My daughter's EHCP is going through a Phrase Transfer (nursery to Reception) annual review. She is currently repeating nursery at an independent school who are supporting her brilliantly and where we want her to stay for Reception. She has Goldenhar Syndrome which results in a hearing loss and severe speech disorder plus various other things. The upshot is that she needs a full time LSA, SALT and OT provision plus Section F of her current EHCP specifies 'quiet listening conditions with low levels of background noise and reverberation'. The independent school which is our first choice has said they can meet needs conditional on her receiving full time LSA support (current EHCP specifies 30 hrs).

The LA say they have two state primary schools that can meet needs. Both schools have intakes of 60 children in Reception where all 60 children share the same classroom space. One of the schools has been described as unsuitable by the Teacher of the Deaf. We obtained the offers from each school and actually neither of the offer letters say they can meet all needs, they both say they can meet SOME of her needs but not all. Both also say they would need extra funding from the LA to make changes to the acoustic environment.

Are we now in a position where the LA do not have a suitable alternative school that can meet needs so they must place her at the independent school that we want and pay for the full package (including fees)? Does 'meeting needs' mean 'meeting all needs' or is there a grey area?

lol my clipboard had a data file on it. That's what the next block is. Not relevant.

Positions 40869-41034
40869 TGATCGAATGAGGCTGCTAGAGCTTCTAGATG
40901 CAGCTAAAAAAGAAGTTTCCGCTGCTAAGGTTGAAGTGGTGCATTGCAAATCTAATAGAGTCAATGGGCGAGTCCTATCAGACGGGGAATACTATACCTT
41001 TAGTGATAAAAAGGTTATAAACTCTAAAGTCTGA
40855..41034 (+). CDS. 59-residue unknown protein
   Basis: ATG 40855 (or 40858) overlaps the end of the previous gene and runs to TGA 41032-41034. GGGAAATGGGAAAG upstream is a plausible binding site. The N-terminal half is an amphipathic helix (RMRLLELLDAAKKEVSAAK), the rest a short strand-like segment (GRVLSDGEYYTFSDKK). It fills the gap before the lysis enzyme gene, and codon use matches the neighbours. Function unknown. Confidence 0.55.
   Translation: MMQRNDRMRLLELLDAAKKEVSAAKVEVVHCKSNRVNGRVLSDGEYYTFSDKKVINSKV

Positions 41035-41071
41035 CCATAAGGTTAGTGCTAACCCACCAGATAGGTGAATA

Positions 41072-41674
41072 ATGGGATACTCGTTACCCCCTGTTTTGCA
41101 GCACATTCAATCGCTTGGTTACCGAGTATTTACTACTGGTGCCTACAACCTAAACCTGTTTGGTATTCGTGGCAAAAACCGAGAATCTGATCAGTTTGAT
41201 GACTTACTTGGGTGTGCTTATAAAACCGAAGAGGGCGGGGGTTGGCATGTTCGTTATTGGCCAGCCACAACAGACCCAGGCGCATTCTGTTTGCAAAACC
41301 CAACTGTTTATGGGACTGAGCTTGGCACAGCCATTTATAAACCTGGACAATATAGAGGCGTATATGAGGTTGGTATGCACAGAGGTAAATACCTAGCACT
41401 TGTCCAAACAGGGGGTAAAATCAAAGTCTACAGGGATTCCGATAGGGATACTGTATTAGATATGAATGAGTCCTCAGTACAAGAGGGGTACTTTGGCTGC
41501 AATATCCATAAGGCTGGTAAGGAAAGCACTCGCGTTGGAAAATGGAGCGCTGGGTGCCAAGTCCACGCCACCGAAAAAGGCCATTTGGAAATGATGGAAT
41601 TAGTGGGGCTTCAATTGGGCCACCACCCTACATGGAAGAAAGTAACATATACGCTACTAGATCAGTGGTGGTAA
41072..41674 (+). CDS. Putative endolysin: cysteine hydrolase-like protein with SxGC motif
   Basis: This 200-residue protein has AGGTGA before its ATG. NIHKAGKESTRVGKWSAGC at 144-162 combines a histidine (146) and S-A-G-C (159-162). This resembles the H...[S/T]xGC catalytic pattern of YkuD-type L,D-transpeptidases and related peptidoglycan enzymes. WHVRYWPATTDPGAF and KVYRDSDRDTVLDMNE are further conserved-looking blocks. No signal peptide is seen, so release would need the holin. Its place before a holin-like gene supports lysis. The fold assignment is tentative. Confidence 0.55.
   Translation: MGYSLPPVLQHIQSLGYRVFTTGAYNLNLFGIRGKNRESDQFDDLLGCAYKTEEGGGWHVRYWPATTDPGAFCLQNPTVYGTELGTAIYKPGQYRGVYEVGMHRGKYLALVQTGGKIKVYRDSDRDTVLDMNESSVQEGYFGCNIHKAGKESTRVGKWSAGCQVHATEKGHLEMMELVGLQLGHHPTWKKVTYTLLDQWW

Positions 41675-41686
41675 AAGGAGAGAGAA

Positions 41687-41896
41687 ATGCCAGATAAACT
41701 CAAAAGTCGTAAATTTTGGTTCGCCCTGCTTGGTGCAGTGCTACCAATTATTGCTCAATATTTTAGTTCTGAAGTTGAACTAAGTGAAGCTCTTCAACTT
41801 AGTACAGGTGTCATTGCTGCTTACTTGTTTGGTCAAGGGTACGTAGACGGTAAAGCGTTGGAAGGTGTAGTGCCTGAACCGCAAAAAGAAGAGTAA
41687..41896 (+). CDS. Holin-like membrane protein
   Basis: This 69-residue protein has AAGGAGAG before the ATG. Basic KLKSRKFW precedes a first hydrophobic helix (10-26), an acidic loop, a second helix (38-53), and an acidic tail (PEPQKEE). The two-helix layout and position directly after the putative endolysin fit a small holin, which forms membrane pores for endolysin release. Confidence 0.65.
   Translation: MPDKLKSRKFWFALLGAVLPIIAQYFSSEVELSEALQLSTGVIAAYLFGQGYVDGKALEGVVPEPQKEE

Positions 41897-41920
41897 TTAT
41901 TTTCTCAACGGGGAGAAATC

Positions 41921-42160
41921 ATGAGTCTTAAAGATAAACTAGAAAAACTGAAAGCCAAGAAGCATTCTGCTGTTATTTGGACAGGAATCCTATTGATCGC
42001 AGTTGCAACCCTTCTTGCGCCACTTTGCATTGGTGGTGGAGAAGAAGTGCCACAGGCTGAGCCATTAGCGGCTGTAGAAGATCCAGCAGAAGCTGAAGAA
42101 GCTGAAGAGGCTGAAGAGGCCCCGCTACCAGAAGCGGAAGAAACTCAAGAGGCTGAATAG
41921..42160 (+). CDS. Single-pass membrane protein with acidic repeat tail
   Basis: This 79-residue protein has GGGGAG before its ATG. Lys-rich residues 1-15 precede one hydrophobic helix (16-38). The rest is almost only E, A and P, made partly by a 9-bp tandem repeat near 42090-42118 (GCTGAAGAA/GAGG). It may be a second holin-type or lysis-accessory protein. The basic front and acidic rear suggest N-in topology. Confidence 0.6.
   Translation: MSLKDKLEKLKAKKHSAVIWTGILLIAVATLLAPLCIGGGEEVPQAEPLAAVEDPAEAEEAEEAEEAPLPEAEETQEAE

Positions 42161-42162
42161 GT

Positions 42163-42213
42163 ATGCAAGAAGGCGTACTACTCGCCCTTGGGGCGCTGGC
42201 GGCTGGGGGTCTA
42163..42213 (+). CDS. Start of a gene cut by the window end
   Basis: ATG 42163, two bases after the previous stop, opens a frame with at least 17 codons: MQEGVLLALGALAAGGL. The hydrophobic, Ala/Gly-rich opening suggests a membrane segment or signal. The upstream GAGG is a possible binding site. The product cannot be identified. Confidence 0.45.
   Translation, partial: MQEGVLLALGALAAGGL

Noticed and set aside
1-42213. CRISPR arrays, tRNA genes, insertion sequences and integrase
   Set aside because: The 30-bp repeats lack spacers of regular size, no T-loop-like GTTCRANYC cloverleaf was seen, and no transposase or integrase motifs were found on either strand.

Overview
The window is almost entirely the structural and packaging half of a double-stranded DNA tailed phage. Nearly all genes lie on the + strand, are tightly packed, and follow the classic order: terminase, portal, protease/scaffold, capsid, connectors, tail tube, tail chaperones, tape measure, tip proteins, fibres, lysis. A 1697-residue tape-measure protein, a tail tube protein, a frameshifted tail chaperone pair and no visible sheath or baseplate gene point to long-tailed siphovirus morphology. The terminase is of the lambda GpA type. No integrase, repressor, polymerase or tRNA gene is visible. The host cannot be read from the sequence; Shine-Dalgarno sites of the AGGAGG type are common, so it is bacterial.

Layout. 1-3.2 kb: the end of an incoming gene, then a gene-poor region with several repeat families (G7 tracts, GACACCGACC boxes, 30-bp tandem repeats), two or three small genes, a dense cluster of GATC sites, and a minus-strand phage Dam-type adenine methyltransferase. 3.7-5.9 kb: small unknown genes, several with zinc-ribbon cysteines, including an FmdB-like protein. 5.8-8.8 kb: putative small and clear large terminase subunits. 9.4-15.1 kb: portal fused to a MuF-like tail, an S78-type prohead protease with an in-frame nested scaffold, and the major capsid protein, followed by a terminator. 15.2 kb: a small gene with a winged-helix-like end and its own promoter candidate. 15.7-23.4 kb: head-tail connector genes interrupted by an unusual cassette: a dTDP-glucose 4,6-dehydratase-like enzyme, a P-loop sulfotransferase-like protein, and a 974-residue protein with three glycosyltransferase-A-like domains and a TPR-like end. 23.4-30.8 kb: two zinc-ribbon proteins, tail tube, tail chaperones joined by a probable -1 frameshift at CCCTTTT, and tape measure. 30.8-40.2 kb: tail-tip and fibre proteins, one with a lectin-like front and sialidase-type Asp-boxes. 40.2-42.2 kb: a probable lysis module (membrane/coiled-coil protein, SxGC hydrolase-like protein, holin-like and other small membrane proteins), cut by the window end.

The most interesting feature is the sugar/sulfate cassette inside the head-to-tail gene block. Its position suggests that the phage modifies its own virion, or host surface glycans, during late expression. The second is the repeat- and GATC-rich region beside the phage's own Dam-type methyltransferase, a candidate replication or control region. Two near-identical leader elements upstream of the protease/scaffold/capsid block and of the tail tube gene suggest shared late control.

Christine Long
29 Dec 2022
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  • 03 Jan 2023
  • Yes


    All the special educational needs detailed in section B of a child or young person’s EHCp must be met by the special educational provision specified, quantified and detailed in section F. 

    Section 42 The Children and Families Act 2014 (CFA) places a duty on the LA to secure the provision in section F


    The Noddy Guide is particularly good at explaining the legal framework in this regard, albeit it must be remembered all additions/ amendments to an EHCp must be evidence based.

    Section 39(4)(a) CFA addresses the issue of suitability (specifically unsuitability):


    the school or other institution requested is unsuitable for the age, ability, aptitude or special educational needs of the child or young person concerned,

    With regards to the ‘state primary schools’, these will presumably be mainstream schools or academies, albeit there are significant differences between mainstream and special schools when it comes to the obligations places on the LA to make a school suitable. Again, the Noddy Guide addresses this in full. It is advisable you spend some time reviewing this resource which is downloadable from this site. 

    Sean Kennedy

    Sean Kennedy
    Talem Law

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